• Design Principles The prime of life --
    the 'Priming' effect

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The prime of life -- the 'Priming' effect

Ian Johnston

Since the 1970s, there has been a huge amount of research into ‘priming’. The depth, detail and complexity of information makes it difficult to understand the different levels of impact this phenomenon can have on our behaviour. But today, most leading researchers agree that priming affects us all to some extent.

What is ‘priming’?

Priming happens when exposure to one thing influences your response to another — typically these two stimuli are interconnected. Priming activates stereotypes, memories and attitudes in our minds and can cause positive and negative emotions. It works best when it’s undetected; as soon as people realise they are being primed, the effect diminishes dramatically.

An angled display indicated a touch screen and vertical screens indicated static media displays

How does this apply to retail?

At Quinine, we think long and hard about how we can use everyday reference points to help people understand and navigate the in-store experience. We use different stimuli to prime customers and staff towards more meaningful experiences. Our design ideas often work at a subconscious level, making the experience more intuitive, pleasant or engaging. 

We feel that priming can help create more meaningful connections between people and brands within a physical retail space. And not in the way of the dark arts of subliminal messaging or hidden persuasion. For us, priming is about clues, props and prompts that guide customers along a more positive in-store experience. Whether the priming interventions are large or small, whether they go noticed or unnoticed, we believe in that magical moment when all the design details and considerations come together and help customers make sense of the retail experience.

Some interventions can be small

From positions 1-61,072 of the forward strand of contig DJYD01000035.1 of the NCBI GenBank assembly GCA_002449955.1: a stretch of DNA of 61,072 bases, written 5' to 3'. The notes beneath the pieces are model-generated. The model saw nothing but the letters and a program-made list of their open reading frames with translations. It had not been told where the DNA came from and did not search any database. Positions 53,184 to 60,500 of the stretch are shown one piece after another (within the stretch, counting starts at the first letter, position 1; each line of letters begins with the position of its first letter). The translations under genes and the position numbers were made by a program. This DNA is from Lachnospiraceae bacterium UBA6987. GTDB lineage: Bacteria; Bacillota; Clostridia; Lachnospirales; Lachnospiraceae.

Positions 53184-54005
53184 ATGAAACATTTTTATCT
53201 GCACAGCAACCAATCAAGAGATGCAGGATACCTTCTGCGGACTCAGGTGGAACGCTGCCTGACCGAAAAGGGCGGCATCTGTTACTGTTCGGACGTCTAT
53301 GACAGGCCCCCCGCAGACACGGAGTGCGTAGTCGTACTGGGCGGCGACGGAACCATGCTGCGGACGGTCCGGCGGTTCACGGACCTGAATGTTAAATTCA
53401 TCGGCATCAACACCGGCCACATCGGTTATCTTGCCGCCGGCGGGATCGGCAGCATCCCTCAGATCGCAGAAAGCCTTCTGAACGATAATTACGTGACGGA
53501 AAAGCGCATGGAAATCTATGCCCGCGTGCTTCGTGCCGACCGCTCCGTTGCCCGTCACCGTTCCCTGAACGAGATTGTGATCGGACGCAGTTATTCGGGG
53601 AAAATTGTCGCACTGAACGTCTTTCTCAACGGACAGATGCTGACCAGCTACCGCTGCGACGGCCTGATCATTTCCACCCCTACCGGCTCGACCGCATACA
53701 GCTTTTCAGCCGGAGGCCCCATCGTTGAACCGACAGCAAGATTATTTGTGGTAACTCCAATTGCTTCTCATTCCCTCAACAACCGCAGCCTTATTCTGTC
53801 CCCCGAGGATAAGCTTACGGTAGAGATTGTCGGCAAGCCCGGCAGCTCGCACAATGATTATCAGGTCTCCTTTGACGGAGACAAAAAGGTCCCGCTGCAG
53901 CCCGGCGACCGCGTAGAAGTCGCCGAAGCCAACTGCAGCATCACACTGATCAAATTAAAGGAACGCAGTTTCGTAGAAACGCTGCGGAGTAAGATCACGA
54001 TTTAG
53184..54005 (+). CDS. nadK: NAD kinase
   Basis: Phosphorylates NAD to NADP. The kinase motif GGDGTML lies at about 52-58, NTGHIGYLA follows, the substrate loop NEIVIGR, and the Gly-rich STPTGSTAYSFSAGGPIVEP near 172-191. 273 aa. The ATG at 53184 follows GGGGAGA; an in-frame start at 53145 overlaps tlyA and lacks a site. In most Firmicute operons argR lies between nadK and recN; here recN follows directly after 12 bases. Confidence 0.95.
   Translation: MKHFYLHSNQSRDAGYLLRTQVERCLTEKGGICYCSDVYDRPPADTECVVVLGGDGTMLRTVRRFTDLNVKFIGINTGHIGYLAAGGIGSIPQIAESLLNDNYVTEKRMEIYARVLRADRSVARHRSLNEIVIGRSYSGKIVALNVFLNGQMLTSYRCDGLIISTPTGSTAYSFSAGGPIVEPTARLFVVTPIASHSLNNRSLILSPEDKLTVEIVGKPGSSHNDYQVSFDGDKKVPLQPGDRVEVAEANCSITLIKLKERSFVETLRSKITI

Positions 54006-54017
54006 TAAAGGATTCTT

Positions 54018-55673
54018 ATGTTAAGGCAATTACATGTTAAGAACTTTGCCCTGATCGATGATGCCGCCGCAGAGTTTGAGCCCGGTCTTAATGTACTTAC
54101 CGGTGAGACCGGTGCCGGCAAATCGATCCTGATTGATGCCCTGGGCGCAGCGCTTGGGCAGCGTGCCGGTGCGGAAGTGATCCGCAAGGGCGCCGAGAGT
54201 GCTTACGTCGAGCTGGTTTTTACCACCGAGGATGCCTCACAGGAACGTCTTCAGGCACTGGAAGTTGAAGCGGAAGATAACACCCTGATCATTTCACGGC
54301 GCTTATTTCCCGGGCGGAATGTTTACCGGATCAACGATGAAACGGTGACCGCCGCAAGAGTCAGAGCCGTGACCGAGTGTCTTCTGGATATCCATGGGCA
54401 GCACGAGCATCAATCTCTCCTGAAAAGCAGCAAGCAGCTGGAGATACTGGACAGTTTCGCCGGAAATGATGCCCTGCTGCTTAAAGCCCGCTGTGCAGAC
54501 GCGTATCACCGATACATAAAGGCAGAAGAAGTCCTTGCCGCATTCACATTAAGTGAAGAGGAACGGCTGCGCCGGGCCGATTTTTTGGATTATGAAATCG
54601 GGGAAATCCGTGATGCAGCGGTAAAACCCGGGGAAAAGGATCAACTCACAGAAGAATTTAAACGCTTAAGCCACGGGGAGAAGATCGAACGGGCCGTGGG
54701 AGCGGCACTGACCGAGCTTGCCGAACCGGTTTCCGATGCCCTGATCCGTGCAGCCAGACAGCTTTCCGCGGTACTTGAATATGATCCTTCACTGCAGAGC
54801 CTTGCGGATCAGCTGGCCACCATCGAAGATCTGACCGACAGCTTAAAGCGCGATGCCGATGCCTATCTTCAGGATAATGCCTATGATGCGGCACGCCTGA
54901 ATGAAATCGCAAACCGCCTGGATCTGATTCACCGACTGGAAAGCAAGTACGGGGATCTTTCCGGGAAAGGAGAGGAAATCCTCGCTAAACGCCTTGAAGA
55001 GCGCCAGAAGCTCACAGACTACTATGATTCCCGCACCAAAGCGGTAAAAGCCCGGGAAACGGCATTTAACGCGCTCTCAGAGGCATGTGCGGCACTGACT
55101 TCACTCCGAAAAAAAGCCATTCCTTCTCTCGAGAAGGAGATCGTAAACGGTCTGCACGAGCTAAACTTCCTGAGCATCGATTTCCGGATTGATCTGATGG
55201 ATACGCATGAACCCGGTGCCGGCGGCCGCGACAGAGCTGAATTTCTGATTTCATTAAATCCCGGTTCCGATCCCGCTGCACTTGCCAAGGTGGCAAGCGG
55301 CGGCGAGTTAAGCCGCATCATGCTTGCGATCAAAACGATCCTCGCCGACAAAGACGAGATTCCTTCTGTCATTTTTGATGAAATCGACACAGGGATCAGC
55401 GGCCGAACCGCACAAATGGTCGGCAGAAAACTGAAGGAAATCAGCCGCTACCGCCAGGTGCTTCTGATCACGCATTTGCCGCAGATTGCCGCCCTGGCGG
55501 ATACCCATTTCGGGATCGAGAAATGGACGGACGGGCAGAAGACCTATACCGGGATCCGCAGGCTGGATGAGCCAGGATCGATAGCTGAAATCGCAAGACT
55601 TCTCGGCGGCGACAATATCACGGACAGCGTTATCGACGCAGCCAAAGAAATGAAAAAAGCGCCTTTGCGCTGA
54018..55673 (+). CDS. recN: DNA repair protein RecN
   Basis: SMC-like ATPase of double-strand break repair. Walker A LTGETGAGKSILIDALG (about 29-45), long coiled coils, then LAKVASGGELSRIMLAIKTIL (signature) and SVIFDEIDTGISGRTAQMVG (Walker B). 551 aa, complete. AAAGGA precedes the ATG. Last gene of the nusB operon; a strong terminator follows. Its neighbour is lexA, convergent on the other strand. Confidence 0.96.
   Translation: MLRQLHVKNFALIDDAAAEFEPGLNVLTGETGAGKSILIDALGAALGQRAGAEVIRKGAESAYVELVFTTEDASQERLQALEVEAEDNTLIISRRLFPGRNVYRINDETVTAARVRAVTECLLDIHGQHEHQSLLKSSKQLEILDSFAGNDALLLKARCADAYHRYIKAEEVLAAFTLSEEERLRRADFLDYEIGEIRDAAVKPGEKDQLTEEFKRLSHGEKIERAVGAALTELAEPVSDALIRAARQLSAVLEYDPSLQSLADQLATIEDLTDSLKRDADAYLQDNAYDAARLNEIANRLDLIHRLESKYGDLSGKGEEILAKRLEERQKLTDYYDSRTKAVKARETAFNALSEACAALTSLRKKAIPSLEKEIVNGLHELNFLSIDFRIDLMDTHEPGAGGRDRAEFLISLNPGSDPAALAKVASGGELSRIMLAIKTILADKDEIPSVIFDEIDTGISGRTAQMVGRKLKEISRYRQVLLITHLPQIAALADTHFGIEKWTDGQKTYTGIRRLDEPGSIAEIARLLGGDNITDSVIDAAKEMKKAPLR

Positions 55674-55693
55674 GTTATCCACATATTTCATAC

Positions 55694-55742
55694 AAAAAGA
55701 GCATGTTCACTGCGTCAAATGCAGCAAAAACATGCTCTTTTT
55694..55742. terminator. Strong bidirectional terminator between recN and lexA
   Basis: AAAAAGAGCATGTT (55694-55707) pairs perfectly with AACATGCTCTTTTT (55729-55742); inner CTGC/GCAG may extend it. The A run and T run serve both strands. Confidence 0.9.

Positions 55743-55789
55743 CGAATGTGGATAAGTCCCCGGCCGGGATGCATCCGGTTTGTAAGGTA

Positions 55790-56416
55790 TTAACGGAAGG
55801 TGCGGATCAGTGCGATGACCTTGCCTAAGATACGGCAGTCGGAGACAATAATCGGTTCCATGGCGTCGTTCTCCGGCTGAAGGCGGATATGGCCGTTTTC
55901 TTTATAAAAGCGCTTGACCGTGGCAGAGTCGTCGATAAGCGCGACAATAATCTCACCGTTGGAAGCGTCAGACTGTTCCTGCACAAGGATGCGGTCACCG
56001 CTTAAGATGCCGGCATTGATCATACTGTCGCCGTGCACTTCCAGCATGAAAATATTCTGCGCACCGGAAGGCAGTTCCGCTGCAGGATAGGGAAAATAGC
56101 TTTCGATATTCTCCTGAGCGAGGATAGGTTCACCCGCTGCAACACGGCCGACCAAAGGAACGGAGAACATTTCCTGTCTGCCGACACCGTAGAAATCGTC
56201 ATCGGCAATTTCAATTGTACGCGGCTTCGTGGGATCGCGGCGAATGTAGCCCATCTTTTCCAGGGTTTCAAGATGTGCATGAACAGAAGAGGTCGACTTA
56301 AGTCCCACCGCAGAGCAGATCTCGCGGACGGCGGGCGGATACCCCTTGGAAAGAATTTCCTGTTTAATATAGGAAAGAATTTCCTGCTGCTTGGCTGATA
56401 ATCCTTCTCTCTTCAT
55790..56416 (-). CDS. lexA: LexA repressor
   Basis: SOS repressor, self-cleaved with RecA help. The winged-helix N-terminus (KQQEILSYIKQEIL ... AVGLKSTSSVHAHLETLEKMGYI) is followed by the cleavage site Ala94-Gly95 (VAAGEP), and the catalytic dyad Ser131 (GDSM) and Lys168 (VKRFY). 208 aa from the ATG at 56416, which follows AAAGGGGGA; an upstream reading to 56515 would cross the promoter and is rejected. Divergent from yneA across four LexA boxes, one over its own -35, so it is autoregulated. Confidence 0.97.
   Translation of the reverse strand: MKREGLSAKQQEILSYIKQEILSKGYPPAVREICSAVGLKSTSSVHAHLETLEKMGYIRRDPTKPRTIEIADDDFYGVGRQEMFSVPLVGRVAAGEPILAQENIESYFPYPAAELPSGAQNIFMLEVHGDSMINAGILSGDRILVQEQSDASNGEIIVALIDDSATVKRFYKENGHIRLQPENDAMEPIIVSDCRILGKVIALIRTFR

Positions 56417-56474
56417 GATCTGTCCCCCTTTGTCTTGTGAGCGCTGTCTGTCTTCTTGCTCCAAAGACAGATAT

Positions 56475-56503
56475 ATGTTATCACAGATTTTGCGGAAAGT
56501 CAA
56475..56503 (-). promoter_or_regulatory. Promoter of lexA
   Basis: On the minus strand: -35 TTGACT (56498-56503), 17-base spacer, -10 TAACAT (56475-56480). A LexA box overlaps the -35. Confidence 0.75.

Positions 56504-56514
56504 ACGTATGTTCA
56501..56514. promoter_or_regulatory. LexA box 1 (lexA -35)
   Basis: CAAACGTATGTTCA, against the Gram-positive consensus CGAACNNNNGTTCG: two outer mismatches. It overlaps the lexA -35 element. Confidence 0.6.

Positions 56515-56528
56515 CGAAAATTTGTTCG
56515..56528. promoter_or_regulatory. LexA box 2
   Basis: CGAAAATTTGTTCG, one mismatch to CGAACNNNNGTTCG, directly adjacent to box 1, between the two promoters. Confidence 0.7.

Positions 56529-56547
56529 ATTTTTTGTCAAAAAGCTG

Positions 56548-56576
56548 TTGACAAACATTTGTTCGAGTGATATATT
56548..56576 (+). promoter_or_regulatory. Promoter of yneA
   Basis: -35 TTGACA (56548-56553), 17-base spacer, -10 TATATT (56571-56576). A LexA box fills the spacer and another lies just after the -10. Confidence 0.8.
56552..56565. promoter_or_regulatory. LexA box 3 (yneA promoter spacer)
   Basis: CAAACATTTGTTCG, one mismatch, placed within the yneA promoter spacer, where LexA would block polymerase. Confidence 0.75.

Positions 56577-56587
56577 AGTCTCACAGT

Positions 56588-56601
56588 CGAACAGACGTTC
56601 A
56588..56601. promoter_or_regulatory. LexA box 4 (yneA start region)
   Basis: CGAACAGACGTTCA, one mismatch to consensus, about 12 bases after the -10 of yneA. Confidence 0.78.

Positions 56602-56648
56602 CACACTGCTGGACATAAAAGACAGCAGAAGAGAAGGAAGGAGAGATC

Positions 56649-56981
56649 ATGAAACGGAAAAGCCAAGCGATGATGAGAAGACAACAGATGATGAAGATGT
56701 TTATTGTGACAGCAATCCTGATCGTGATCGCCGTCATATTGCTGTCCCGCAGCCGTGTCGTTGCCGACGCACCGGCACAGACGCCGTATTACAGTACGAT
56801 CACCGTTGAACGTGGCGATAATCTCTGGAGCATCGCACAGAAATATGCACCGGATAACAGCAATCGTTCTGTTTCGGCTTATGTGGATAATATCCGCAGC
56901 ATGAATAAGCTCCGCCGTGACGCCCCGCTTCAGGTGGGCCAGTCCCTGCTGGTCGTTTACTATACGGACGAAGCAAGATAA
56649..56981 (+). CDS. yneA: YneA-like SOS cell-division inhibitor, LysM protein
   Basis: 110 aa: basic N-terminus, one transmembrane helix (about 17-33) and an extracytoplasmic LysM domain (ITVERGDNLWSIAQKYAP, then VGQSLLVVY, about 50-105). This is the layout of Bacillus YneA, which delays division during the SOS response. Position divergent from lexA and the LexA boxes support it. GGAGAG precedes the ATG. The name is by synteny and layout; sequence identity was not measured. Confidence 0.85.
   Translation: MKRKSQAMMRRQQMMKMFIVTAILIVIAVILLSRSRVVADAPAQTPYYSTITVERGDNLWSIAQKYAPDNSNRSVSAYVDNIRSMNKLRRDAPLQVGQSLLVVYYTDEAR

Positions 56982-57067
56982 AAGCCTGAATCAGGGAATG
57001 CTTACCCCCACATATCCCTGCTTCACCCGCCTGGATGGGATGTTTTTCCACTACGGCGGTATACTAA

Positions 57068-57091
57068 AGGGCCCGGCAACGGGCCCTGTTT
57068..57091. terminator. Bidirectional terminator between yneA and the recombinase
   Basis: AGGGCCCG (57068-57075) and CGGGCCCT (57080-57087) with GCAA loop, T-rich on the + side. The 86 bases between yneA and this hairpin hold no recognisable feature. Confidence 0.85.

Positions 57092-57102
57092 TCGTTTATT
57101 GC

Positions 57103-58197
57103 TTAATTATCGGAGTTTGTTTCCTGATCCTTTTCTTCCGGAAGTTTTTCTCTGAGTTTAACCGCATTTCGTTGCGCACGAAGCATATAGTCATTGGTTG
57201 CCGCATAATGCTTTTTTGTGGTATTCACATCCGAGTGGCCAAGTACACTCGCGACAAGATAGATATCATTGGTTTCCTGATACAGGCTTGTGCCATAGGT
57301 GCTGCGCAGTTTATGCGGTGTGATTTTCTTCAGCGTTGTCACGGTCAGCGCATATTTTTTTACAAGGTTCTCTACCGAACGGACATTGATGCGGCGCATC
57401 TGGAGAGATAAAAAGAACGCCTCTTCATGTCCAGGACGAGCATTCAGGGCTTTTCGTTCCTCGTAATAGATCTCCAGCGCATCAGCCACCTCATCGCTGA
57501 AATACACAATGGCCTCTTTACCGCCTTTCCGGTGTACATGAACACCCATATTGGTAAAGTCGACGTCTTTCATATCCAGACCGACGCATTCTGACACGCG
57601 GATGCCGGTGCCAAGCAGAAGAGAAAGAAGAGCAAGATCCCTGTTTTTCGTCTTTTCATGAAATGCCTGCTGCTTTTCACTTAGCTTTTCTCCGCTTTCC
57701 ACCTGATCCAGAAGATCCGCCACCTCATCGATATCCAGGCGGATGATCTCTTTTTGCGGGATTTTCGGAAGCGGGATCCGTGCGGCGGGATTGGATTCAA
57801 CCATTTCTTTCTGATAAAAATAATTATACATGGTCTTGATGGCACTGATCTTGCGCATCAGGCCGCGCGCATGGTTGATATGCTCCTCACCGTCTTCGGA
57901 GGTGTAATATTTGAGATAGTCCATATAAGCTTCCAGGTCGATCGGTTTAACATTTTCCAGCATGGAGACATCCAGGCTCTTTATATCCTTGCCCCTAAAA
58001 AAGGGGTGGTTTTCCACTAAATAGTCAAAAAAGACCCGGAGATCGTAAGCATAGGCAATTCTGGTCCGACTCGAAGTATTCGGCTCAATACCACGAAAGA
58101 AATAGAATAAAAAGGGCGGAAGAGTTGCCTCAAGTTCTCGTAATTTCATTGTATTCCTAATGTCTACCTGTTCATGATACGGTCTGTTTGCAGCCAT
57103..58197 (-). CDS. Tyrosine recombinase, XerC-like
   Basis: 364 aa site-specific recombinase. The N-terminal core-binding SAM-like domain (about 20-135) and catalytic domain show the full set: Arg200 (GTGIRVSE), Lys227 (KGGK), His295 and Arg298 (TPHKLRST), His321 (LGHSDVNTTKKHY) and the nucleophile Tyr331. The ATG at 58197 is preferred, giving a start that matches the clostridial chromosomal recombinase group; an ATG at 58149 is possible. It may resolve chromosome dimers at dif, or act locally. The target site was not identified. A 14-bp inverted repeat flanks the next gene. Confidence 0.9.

For a store format concept for Rogers Telecommunications, we used the angle of the digital screens to indicate what was expected from the customer. Straight, vertical screens were used for viewing content, a passive interaction. Angled screens invited customers to touch and become involved in a more active experience.

Website Illustration Priming 2018 03 02 01
We use the height of surfaces to guide customers' level of engagement.

Or interventions based on fixtures

For our store format for Comcast, we looked closely at how customers engaged with the height of the surfaces and counters. A high counter, which customers can easily lean on, is perfect for informal discussions. Lower-height surfaces are more suited to showcasing services and content in an almost museum-like setting. A counter height that’s a little bit higher than normal encourages customers to pick up and play with products.

Various seating and standing postures where used to prime customers into engaging with different activities.

Or larger interventions that feed off human posture

We created a digital playground-themed store for telecommunications brand Orange. Location-based services and demo products were hung from the ceiling, so customers could interact while standing, as if they were on the move. In the home area, an experience pod used a lounging posture similar to one you might have on your sofa at home. This had a steep recline, high back and was upholstered in a soft, tactile fabric that felt warm and comfortable. It was all about creating a relaxed, homely feel in which customers could try out home internet and cable products and services.

Various seating and standing postures where used to prime customers into engaging with different activities.

Priming out in the wild

There’s currently a lot of debate in the academic community about the real-life impact of priming. Experimenting with priming in a laboratory setting is easy to control and has clear findings. But in real-life settings, so many different factors come into play that it’s difficult to be sure of the impact.  

My favourite priming study is probably the research by AC North, DJ Hargreaves and J McKendrick titled, ‘The influence of in-store music on wine selections’. Published in the ‘Journal of Applied Psychology’, this considered how playing French or German music influenced customers’ selection of wines. Music from each country was played on alternative days for two weeks. Sales of German wine increased on days when German music was played, while people bought more French wine on the days French music was played. In a survey afterwards, customers reported little or no influence of the music on their selection.

Wine Wall
Formulative research titled 'The influence of in-store music on wine selections’ by AC North, DJ Hargreaves and J McKendrick.

Design Principles is a feature on our blog where we share a ‘shallow dive’ into different theories, concepts and principles that underpin our work. The aim is to better understand design principles and their practical application in retail environments.

References and other readings:

‘Universal Principles of Design’ by William Lidwell, Krinia Holden and Jill Butler.

‘The Power of Suggestion’ by Tom Bartlett (The Chronicle Review, 2013)

‘The influence of in-store music on wine selections’ by Adrian North, David Hargreaves and Jennifer McKendrick (Journal of Applied Psychology 1999).


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